Understanding the 3 I’s for effective curriculum design
In a recent article, we looked at Curriculum – what it is and the research behind it. We addressed some key concepts as well with regards to structure and purpose, and these form good touchstones for the ideas explored herein.
Here we are considering those three key aspects – Intent, Implementation and Impact – that are so vital to the development of an outstanding curriculum.
What are the 3 I’s in education? The 3 I’s are Intent, Implication and Impact. They come from the 2019 Ofsted inspection framework. Intent refers to what we teach and why we teach it. Implication proposes what it looks like in practice and Impact lays out what the outcomes will be.
In order to design a strong curriculum that can be judged as Outstanding, schools need to look at three key areas; Intent, Implementation and Impact.
The judgement of the curriculum is made using these focus areas, so it is important not only to get them right but to know why they are right.
On the face of it Intent, Implementation and Impact are simple; what do you want to achieve, how will this look and what will the outcome be?
Beneath this, there is a wealth of material to be explored and understood. This article will take you through each area and tell you not only what, but why.
Introduction – Curriculum in Context.
‘The main purpose of curriculum is to build up the content of long-term memory (the Schema) so that when students are asked to think, they are able to think in more powerful ways because what is in the long-term memories makes their short-term memories more powerful. That is why curriculum matters.’ (Wiliam 2018)
Ultimately, we want the impact to be improved outcomes for students, which manifests itself primarily at the classroom level. The lead up to this is where the care must be taken and these principles clearly understood:
- Knowledge is important to all thinking
- We understand new things in relation to what we already know
- Retrieving knowledge helps us to remember it for longer
An underpinning grasp of cognitive science principles and their impact on learning is essential to develop the memorable and meaningful curriculum we strive for.
We have to also consider quality teaching, motivation and assessment, alongside practice.
Much of the quality of a curriculum is determined by a combination of its intent and its implementation, which hopefully then leads to good outcomes; OfSted see Intent as comprising of Rationale, Ambition and Concepts.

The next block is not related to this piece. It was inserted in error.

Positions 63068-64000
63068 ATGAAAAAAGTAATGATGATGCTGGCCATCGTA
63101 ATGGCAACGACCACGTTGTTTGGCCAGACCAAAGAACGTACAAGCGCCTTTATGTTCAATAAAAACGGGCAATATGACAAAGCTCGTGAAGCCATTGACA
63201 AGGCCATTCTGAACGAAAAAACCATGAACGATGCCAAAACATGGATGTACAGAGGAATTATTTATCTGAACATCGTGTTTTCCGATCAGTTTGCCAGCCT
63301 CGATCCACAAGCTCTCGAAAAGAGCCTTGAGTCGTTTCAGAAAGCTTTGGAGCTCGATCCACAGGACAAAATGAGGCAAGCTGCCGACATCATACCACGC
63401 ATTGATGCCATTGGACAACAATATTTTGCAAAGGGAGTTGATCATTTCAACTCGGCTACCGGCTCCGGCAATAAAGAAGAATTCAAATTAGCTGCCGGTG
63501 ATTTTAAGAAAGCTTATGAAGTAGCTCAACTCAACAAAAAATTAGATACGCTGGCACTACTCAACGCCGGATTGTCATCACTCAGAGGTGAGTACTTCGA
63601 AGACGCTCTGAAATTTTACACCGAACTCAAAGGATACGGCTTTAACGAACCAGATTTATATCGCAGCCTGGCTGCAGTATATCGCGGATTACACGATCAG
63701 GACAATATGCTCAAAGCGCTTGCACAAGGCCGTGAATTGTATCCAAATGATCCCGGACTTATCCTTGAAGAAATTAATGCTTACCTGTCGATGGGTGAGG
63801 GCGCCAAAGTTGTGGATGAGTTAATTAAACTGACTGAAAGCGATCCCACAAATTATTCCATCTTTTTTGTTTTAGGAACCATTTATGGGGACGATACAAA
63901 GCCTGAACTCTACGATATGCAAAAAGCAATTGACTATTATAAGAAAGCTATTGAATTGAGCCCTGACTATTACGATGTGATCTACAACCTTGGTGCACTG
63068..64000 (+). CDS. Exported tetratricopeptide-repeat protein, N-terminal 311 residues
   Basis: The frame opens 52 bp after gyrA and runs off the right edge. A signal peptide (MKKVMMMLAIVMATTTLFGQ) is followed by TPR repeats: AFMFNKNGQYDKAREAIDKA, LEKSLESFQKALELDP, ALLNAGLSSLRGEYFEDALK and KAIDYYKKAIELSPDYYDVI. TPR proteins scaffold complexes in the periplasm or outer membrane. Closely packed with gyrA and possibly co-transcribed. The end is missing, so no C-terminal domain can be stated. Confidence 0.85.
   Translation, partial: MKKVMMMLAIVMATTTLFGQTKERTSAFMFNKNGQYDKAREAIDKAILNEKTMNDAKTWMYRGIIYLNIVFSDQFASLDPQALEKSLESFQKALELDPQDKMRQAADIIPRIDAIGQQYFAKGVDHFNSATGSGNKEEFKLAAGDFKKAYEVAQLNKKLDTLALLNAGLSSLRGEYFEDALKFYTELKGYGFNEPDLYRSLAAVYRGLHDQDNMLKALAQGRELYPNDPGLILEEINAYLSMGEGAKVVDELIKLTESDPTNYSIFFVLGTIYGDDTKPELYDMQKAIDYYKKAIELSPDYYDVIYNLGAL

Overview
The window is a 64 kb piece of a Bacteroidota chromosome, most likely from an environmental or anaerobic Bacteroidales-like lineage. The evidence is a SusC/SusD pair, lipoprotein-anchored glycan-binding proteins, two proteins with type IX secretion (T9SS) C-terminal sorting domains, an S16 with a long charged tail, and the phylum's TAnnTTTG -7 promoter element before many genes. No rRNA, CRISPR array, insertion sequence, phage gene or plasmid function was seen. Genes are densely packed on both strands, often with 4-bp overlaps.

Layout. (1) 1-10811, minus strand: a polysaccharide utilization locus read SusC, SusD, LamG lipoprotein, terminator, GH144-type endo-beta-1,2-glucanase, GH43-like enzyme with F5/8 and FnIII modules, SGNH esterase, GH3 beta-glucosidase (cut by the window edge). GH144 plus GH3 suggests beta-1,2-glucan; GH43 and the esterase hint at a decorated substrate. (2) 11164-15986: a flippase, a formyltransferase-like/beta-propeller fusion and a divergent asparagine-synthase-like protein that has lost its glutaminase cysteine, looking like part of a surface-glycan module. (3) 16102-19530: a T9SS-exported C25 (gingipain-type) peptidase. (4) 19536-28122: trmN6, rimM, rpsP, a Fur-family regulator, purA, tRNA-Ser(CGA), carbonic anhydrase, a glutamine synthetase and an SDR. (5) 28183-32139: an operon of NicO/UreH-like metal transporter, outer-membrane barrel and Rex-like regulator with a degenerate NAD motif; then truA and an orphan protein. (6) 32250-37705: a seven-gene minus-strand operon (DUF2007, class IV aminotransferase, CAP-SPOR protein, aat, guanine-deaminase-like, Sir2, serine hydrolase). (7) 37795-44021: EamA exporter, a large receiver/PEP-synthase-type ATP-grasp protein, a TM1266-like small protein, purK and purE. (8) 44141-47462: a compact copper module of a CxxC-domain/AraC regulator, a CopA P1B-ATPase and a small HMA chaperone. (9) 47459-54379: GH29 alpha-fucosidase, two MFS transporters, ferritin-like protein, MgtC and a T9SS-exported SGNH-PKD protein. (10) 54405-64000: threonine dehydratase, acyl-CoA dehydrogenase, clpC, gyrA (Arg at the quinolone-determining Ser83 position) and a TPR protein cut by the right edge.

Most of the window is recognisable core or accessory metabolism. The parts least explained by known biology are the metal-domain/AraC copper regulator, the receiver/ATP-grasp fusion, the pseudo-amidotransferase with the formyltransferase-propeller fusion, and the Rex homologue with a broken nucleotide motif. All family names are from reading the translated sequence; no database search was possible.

So let’s start there.
They go on to refer to these key areas as indicators of curriculum quality: a coherent rationale, strong knowledge of curriculum concepts and ambition manifest in the curriculum, not just in terms of content coverage but also the depth of understanding.
According to David Ausebel (1968) ‘The most important single factor inﬂuencing learning is what the learner already knows’; this is a great starting point – ascertain existing knowledge and tailor the curriculum to the needs of the learner.
Hilda Taba went further in her ‘Curriculum development: theory and practice’ (1962); as well as acknowledging the needs of the learner:
‘It is necessary to know something about students’ cultural backgrounds, motivational patterns, and the content of their social learning, such as the particular meanings they bring to school, their particular approach to learning tasks, and the expectations they have of themselves and of others.’
These concepts are now so richly ingrained in concepts such as ‘cultural capital’ and its acquisition that Taba seems prophetic.
In his Principled Curriculum Design, Dylan Wiliam points out that ‘curriculum is pedagogy’ and we cannot separate them; ‘A great intended curriculum badly taught is likely to be a much worse experience for young people than a bad intended curriculum well taught’.
One of the key messages from this is that part of curriculum intent must be framed within determined teaching capacity within your institution; look again at what Ofsted say of Outstanding curricula:
‘Leaders adopt or construct a curriculum that’s ambitious and designed to give all pupils the knowledge and cultural capital they need to succeed in life’.
This calls us to examine our context, cohort and community before determining the details of our intent and vision.
We must have coherence.
In her excellent book Curriculum – Gallimaufry to Coherence (2018) Mary Myatt reminds us that coherence comes from the Latin meaning ‘to stick together’ and that this should be the guiding rule for curriculum design.
The coherence ‘comes from paying attention to the big ideas’ and ‘when we think about the curriculum coherently it becomes much simpler to teach and for pupils to understand’.